This book examines developments in qualitative psychotherapeutic research. It focuses on different methods and aspects of clinical practice. These range from the experiences of service users and clinicians, examining in detail different aspects of how therapy gets done in practice, to critiquing the politics and ideologies of psychotherapy practice. It aims to reflect the diversity that characterises this developing field and to represent practice-based research carried out in different clinical settings, from different perspectives and in different sociocultural contexts.
The wide range of research projects presented arise from a network of clinicians and psychotherapy researchers who have established an international transdisciplinary forum for dedicated qualitative research on a range of topics in the field of mental health, using a variety of methodologies and theoretical approaches. In the spirit of dialogue, this book further provides chapters written by key practitioners in the field of qualitative research in mental health discussing these contributions.
This book was originally published as a special issue of the European Journal of Psychotherapy & Counselling.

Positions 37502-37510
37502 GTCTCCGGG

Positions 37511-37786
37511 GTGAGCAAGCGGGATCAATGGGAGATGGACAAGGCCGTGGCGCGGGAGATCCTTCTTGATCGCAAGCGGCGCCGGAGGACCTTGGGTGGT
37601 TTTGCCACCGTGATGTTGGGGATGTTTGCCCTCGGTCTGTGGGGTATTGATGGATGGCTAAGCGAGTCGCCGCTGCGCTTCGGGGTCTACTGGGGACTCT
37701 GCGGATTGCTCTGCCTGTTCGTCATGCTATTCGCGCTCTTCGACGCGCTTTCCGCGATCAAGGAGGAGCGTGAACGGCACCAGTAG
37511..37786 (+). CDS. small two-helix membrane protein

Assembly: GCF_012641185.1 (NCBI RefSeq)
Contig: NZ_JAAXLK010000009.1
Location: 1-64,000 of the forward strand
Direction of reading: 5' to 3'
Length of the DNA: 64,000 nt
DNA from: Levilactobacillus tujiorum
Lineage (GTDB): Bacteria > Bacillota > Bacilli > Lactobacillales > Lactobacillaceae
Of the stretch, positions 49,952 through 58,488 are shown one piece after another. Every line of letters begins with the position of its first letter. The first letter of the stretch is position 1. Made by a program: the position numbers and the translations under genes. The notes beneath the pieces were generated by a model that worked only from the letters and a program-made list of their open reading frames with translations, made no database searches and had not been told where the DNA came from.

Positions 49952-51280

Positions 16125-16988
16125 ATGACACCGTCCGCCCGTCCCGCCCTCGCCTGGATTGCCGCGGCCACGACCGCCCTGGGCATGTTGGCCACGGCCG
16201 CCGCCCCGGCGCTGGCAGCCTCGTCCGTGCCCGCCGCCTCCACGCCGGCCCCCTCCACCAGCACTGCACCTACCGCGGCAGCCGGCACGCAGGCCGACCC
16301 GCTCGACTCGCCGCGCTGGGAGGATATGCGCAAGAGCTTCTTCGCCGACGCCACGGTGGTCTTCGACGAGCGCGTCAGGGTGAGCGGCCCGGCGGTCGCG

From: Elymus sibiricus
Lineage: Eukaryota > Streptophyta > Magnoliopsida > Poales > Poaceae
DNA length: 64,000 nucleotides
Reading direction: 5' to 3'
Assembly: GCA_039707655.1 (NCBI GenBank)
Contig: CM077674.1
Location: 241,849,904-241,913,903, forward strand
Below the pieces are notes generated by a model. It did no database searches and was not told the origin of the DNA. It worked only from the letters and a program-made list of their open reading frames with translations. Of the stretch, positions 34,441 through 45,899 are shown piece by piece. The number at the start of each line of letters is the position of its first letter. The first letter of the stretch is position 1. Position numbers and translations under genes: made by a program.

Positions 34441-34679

Introduction Part I 1. Interventions in everyday lives: How clients use psychotherapy outside their sessions 2. Eating disorders in the course of life: A qualitative approach to vital change 3. Exploring the meaning in meaningful coincidences: An interpretative phenomenological analysis of synchronicity in therapy 4. Mirroring patients – or not. A study of general practitioners and psychiatrists and their interactions with patients with depression 5. The person-centred approach as an ideological discourse: a discourse analysis of person-centred counsellors’ accounts on their way of being 6. Reading qualitative research 7. Whose voice are we hearing, really? Part II 8. Therapeutic community for children with diagnosis of psychosis: What place for parents? The relation between subject and the institutional ‘Other’ 9. Hurting and healing in therapeutic environments: How can we understand the role of the relational context? 10. Mental health care and educational actions: From institutional exclusion to subjective development 11. Displaying agency problems at the outset of psychotherapy 12. How do people cope with post traumatic distress after an accident? The role of psychological, social and spiritual coping in Malaysian Muslim patients 13. Communities, psychotherapeutic innovation and the diversity of international qualitative research in mental health 14. Everyday life, manifesto-writing and the texture of human agency Part III 15. ‘Not dead … abandoned’ – a clinical case study of childhood and combat-related trauma 16. A shift in narratives: From ‘attachment’ to ‘belonging’ in therapeutic work with adoptive families. A single case study 17. Critical incidents in mental health units may be better understood and managed with a Freudian/Lacanian psychoanalytic framework 18. The impact of professional role on working with risk in a home treatment team 19. From victimhood to sisterhood part II – Exploring the possibilities of transformation and solidarity in qualitative research 20. ‘Let me in! A comment on insider research’ 21. The researcher in the field – some notes on qualitative research in mental health